E-Handbook: Create a data archiving process for your growing data sets Article 3 of 4

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In your data archive strategy, how long is long enough?

Hoarding large amounts of data increases costs and management time. Here's how to painlessly separate the wheat from the chaff for your data archive strategy.

It's important to archive various types of data in order to meet legal, regulatory and business requirements. Yet, over the course of years and even decades, data piles up.

This is especially true now that big data is a critical resource for many enterprises. Because stockpiling vast quantities of data is both time-consuming and expensive, it's becoming increasingly necessary to create a data archive strategy to identify and prioritize data while deleting files that are of little or no permanent relevance.

Unfortunately, it remains common for many enterprises to simply save everything forever -- in many cases, long past the data's useful life, observed Robert Cruz, senior director of information governance at Smarsh Inc., a cloud-based archiving and compliance technology provider. "This is often due to concern from legal teams that data could ultimately have relevance in litigation," he said.

Data that's no longer used on a regular basis, yet remains essential for business, legal or compliance reasons, should be archived on lower-cost, higher-capacity storage systems, such as hard drives or tape drives. "If the data is no longer useful or required by the organization, it should be deleted," said Cindy LaChapelle, principal consultant at Information Services Group, a technology research and advisory firm. She suggested that data deletion and retention practices should be a key part of every organization's data archive strategy and lifecycle program, since leaving archival data on high-performance storage platforms leads to needless cost and saps staff productivity.

It's becoming increasingly necessary to create a data archive strategy to identify and prioritize data while deleting files that are of little or no permanent relevance.

What stays and what goes

The types of data that require long-term retention depend primarily on the enterprise and its regulatory and legal requirements. Some data in the medical sector, for example, may require retention for 30-plus years.

"Financial documents, technical specifications and documents in industries like aerospace are other examples where legal and compliance requirements drive long-term retentions," LaChapelle said. "The amount of data that needs to be retained 'forever' is minimal to none." On the other hand, the stockpiles of data being kept forever by overly cautious organizations is likely huge, she observed.

There are many types of data, such as duplicate files, that can be deleted immediately. Likewise, automated processes that spew large amounts of redundant data should incorporate a mechanism that removes data copies once the process is completed, LaChapelle suggested. Additionally, personal data that's governed by privacy laws or regulatory requirements, such as GDPR, shouldn't be archived unless there are also policies in place to ensure that deletion from the archive occurs in compliance with the regulatory restrictions.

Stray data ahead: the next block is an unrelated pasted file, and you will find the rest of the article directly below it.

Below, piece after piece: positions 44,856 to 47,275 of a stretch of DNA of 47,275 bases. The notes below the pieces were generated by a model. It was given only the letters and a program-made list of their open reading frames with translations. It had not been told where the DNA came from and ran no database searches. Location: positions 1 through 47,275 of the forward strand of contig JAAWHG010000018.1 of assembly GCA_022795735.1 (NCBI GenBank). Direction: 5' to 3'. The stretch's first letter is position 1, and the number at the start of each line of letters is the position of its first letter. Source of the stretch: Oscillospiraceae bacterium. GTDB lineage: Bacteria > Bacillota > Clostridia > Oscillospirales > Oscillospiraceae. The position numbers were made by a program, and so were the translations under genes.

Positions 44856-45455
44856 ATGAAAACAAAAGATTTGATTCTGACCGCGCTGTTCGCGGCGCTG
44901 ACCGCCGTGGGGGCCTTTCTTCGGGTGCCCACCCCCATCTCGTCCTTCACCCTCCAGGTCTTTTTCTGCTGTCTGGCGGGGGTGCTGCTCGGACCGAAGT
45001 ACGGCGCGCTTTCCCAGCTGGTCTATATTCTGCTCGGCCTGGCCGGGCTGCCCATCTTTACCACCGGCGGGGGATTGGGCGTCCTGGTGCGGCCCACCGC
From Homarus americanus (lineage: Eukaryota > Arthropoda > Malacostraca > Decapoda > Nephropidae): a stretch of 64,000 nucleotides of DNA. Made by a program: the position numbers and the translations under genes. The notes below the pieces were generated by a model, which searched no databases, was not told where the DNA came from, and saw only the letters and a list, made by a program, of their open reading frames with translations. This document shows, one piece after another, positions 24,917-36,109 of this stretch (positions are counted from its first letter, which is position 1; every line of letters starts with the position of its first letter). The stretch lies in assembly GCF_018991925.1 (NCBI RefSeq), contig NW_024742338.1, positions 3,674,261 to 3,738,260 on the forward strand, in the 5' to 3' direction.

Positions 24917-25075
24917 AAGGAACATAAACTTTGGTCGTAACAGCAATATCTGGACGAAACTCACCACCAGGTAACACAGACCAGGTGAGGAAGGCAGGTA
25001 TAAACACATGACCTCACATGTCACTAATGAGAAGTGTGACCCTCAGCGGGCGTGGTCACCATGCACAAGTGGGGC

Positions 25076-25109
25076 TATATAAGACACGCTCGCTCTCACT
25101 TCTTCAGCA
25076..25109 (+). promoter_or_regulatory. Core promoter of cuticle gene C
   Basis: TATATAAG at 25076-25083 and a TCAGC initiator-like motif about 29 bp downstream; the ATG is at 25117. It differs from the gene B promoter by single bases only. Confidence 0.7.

Developing a retention and data archive strategy

All enterprises need a strong data retention strategy that addresses the entire data lifecycle. The data strategy provides a solid basis for all activities. "Without this foundation, archiving data will be haphazard, confusing and expensive," said Kim Kaluba, senior product marketing manager in data management for analytics software provider SAS.

According to Kaluba, a data strategy consists of five components: identify, store, provision, integrate and govern. Each component plays an important role in data archiving.

"The identify stage determines the data and business processes that should be archived and how long the information needs to be kept," she said. The store, provision and integrate processes detail how and where archived data is housed. "These components detect the accessibility and service levels for data to ensure that when the data is needed, it can be accessed in the defined timeline," she said.

The final component -- govern -- outlines who has access to the data and business process, who owns the archiving process and what security mechanisms are in place to ensure the protection of any sensitive data residing in the archived environments.

Creating a data archive strategy is essential for meeting compliance, tax and various business requirements. In healthcare, for example, various state regulators require the retention of records for periods ranging up to 19 years.

"This is likely not data anyone wants sitting in a transaction system," said Michael Cantor, CIO of Park Place Technologies, a data center support services provider. Corporate tax records, meanwhile, are typically kept for 10 years to provide IRS audit protection. Finally, there are often numerous long-running contractual commitments, such as leases, "where data related to the contract would be desirable to keep," Cantor said.

Final point

It's important to note that archives and backups are not the same thing, although often these terms are used interchangeably. Backup and archive are complementary technologies, LaChapelle said.

"Archiving moves data into a separate environment and then indexes it and makes it searchable as well as readily retrievable," she said. "Backup is designed to provide a layer of data protection in case of corruption or deletion."

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